You are not permitted to download, save or email this image. Visit image gallery to purchase the image.
An outcry over the quality of the frozen meals being trucked from the North Island has prompted a special meeting in Dunedin today between Southern District Health Board and senior Compass Group staff.
The meeting includes the company's Auckland-based chief operating officer.
It comes as a University of Otago human nutrition authority has warned the cash-strapped health board may lose more money than it saves from the outsourcing if people will not eat the food.
Associate Prof Winsome Parnell said the board might need to rethink its scheme as it could affect the health of older people. It was likely the meals on wheels met nutrition requirements, she said, but if they tasted bad, people would not eat them.
"It's not nutrition unless you eat it, which means it's got to be palatable to the recipients. I have to say I was apprehensive about the whole thing.''
The health board might need to consider either bringing the meals production back in-house, or paying more for a better frozen meal, she said.
She emphasised it was likely that Compass was meeting its contractual obligations.
"The people here who made the decision to bring [the meals] down from up north did it on the basis of cost, but at the end of the day, if it's not eaten, there will be less healthy elderly, and that will cost them.''
If older people did not eat well, their health deteriorated, and they were less able to cope at home.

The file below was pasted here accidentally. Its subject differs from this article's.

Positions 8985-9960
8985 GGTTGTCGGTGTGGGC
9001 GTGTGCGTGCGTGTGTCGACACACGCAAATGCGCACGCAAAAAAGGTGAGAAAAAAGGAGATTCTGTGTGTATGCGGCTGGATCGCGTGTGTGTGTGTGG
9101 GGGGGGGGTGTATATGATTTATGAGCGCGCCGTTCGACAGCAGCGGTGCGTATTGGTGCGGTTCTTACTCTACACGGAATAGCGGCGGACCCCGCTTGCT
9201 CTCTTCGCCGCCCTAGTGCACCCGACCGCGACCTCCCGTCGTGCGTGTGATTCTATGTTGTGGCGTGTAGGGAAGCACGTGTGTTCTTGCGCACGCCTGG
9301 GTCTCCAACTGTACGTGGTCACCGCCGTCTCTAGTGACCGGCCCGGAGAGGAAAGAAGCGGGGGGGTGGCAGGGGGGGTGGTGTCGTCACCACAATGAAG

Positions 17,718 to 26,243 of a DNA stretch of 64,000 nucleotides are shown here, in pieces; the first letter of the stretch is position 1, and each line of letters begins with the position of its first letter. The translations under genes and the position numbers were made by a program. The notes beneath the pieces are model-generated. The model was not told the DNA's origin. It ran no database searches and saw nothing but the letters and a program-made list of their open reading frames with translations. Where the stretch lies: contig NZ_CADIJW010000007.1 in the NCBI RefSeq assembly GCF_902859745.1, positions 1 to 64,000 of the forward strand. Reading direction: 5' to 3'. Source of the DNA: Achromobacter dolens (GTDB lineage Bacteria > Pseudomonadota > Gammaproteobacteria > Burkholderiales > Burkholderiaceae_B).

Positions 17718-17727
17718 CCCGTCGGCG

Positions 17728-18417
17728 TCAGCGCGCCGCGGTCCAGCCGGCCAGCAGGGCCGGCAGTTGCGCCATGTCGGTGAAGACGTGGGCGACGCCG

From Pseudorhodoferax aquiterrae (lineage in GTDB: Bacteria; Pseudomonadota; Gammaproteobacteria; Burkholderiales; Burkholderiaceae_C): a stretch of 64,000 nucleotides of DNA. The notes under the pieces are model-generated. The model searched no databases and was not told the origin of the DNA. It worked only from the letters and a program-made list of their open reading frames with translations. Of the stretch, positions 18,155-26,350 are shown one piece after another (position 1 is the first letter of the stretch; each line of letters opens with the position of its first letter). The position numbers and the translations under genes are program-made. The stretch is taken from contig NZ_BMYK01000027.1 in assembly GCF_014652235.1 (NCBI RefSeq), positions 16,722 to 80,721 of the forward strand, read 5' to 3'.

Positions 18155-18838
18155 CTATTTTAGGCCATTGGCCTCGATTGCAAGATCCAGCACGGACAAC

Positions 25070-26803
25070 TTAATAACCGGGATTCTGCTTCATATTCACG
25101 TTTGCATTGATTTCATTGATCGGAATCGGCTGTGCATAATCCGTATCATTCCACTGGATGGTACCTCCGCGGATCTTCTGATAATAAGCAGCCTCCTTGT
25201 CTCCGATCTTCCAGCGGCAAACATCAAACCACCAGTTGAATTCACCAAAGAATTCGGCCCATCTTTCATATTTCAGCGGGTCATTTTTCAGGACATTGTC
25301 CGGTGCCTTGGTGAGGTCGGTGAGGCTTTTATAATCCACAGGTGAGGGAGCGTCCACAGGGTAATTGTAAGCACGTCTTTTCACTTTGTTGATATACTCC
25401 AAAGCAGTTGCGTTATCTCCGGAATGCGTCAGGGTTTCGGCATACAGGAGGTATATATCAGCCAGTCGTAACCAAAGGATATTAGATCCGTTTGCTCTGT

"If they cancel meals on wheels and they can't afford alternatives, there's a question mark over them maintaining health.''
Prof Parnell said reheating frozen meals was inherently problematic for taste. It was possible to produce better frozen meals, but that meant using much higher quality ingredients.
"At the end of the day, the product that's reaching the consumer is not pleasing the consumer, so that's a failure.''
Asked if people should eat the meals for the sake of their health, she said that would not work.
"Do you and I eat something that we really don't like the taste of?''
A statement from chief executive Carole Heatly said Compass Group's chief operating officer and supply chain director would visit Dunedin to discuss the concerns. She said 11 people had cancelled the service since January 18.
There were 250 meals on wheels clients in Dunedin and Invercargill. Meals on wheels services in smaller centres were unaffected.
Board staff conducted spot checks on the meals yesterday, and did not find anything of concern. A board dietitian was also conducting an audit.
A Compass spokeswoman said planned meetings were brought forward to today because of the concerns.
"We are discussing the results of feedback from this and other monitoring systems and will agree with SDHB any further steps to address areas of genuine concern,'' the spokeswoman said.
The trucking of the meals began in Dunedin on January 18, and a week earlier in Invercargill. They are made in Auckland and Tauranga.
Changes to inpatient meals in Dunedin start next week. The inpatient meals would not be frozen, but would use more pre-prepared ingredients.
The scheme is expected to save $6.96 million over 15 years.
The health board decided to outsource the service despite a public outcry over job losses, environmental concerns, and the downgrading of Dunedin Hospital's kitchen.
The scheme was devised by the defunct Government-owned entity Health Benefits Ltd as a national food model, but only six boards have signed up, with some rejecting it, and others not progressing the business case.
Health Minister Dr Jonathan Coleman declined to comment yesterday, calling it an operational matter.